My Favorite Games

I've probably gone through five or six iterations of the list, only to have me feel like the format in which I'm doing so is restrictive. So I've decided to put my favorite games together here and not cap the list. This list isn't intended to be a list of the best games, as that's too subjective, rather is just a list of my favorite.

This is the mental checklist I went through whenever I'd consider adding a game to the list.

  • Would you recommend it?
  • Would you play it again?
  • Could you "geek out" about it if someone started talking about it?
  • Would you feel compelled to argue with someone if they called it a bad game?
  • If you take nostalgic fondness out, would it still be fun today?

I feel pretty strongly about the top 12 being my favorite in that order. The rest I still really think are amazing games and are certainly favorites, they just don't resonate with me the way the games in my top 12.

List items

  • Oh gosh, where to begin. The Legend of Zelda is easily my favorite franchise in games. I have fond childhood memories of watching my cousin play The Legend of Zelda over summer break or trying to figure out how the hell to play Zelda II. A Link to the Past was a bonding experience between my mom and I. Coming off Ocarina of Time, Majora's Mask clicked with me in a way no other game ever had done, or has done to this day. It's darker then any other game in the franchise yet still has the definitive Zelda feel to it that makes the series so endearing. It's puzzles beautifully blend in with the story. I could go on and on and still feel like I haven't done the game justice. I could go into stories about the fan site I created for the game, but it's irrelevant. Hands down, my favorite game ever.

  • People think I kid when I tell them that a rubber chicken with a pulley in the middle helped make the person I am today, but I'm not. The Secret of Monkey Island was the first adventure game I felt compelled to beat. Even at a young age, I recognized that Monkey Island had a certain polish to it that made it special. Everything about it just felt smart. Having gone back to play it multiple times in recent years, only now can I appreciate how smart the game really is. I'll still proudly slip in insult sword fighting quips to friends in conversation on a regular basis, even if they don't understand the pull.

  • Bioshock came out around a time where all games felt the same and I was looking for new hobbies to pass the time. Morality choices were the hot thing in games at the time and what drew me in was the concept of rescuing/harvesting little sisters. From that point, Bioshock had me on it's hook and never let me off. The environment was unlike anything I'd ever experienced. It felt like a breath of fresh air into the FPS genre. "Would You Kindly" was one of the biggest mind f***s I'd had in gaming in a long while.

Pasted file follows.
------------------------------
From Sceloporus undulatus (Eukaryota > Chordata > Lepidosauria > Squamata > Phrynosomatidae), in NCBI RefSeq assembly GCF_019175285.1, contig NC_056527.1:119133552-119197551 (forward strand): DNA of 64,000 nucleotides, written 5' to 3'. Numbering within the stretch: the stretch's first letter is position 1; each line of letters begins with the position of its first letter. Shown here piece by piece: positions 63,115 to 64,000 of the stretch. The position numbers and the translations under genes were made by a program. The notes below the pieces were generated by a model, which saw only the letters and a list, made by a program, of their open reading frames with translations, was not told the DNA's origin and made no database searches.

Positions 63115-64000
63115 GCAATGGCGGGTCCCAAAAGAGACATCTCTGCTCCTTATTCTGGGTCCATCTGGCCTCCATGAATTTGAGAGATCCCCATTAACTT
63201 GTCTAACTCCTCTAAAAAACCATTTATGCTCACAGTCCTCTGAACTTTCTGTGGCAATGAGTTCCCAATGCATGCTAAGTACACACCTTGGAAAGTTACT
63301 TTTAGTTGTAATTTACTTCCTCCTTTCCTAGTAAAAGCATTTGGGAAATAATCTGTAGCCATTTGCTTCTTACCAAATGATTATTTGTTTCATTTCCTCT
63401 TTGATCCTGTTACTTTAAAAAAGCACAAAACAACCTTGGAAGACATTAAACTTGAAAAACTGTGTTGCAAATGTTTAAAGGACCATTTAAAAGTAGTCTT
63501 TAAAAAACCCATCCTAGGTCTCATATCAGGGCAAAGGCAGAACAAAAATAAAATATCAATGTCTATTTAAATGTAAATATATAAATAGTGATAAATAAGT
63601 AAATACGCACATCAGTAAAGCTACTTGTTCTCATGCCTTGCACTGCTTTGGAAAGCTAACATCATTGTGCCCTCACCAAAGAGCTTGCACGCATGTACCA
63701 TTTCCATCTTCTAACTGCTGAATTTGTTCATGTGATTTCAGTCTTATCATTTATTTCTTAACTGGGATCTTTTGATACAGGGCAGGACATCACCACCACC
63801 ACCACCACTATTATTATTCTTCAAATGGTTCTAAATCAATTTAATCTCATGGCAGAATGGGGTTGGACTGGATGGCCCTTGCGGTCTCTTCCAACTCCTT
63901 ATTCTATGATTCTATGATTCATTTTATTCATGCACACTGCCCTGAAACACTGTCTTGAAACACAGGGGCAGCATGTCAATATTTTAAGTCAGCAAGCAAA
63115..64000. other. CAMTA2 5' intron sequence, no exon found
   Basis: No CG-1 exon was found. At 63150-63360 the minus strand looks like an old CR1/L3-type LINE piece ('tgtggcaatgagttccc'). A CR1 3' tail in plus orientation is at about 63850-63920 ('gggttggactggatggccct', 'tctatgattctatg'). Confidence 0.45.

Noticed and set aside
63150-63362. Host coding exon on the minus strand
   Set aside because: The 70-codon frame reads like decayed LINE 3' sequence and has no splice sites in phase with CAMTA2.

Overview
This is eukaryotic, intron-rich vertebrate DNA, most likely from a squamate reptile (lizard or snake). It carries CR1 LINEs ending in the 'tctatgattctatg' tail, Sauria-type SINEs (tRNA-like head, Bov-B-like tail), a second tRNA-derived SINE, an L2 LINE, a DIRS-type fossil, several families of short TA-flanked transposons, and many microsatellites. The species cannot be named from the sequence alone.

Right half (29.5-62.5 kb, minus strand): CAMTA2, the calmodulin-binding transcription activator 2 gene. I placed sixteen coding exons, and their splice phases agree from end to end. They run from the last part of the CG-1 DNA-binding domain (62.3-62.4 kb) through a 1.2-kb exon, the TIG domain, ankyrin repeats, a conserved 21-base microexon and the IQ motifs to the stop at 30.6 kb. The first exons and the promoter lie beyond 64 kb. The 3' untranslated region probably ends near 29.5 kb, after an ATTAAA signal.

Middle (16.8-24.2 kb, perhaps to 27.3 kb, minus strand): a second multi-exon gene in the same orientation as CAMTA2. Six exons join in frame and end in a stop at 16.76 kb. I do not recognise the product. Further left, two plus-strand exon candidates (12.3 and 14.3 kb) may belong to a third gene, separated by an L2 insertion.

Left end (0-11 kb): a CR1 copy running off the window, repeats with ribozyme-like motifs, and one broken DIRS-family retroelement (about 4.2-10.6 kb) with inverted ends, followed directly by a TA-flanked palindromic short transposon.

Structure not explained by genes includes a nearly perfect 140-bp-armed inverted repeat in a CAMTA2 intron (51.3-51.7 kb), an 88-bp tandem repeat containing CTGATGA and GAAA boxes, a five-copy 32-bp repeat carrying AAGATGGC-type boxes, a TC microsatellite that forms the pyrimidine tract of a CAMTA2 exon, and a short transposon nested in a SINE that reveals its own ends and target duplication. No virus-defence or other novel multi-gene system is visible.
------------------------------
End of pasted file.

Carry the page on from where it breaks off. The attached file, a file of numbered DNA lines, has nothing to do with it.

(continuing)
• I can't really say anything about Portal that hasn't already been said, aside from it's easily one of the smartest games I've ever played. No, it wasn't particularly challenging, and no, it didn't push the envelope graphically, but Portal does so much with so little and does it so well. As of this date, I own 4 different versions of Portal on different platforms.

  • It would be fair to say I'm a fan of sandbox games, but really at their core, their setting is all the same. When I first heard about the mere concept of Bully, I was in. Rockstar brilliantly made seemingly juvenile problems feel super weighty. I'm anxiously waiting for a sequel.

  • Just thinking about what to say about Lumines makes me want to go play Lumines. The game was only one of three things I owned on my PSP but was absolutely worth it. I lost many-a-night to Lumines just being engrossed by the games stunning visuals and catchy music.

  • Racer is a fantastic game that surprisingly holds up today. It does an amazing job at giving a sense of speed. The customization aspect of it is super addictive. It's simply just a ton of fun. I'm not a big Star Wars guy today, but I still have the diddy where Sebulba "sings" the Cantina song after every race engrained in my brain.

  • I have a soft spot for Deadly Premonition. What it lacks in polish, it more than makes up for in heart. It's campy, but I couldn't put it down.

  • It's a bit of a stretch to call this a game, but it gets a pass in my book. I was really moved by To the Moon. I may have even gotten a bit choked up at the end about the Platypus. To the Moon also ventures into some pretty deep moral/ethical areas that really made me think.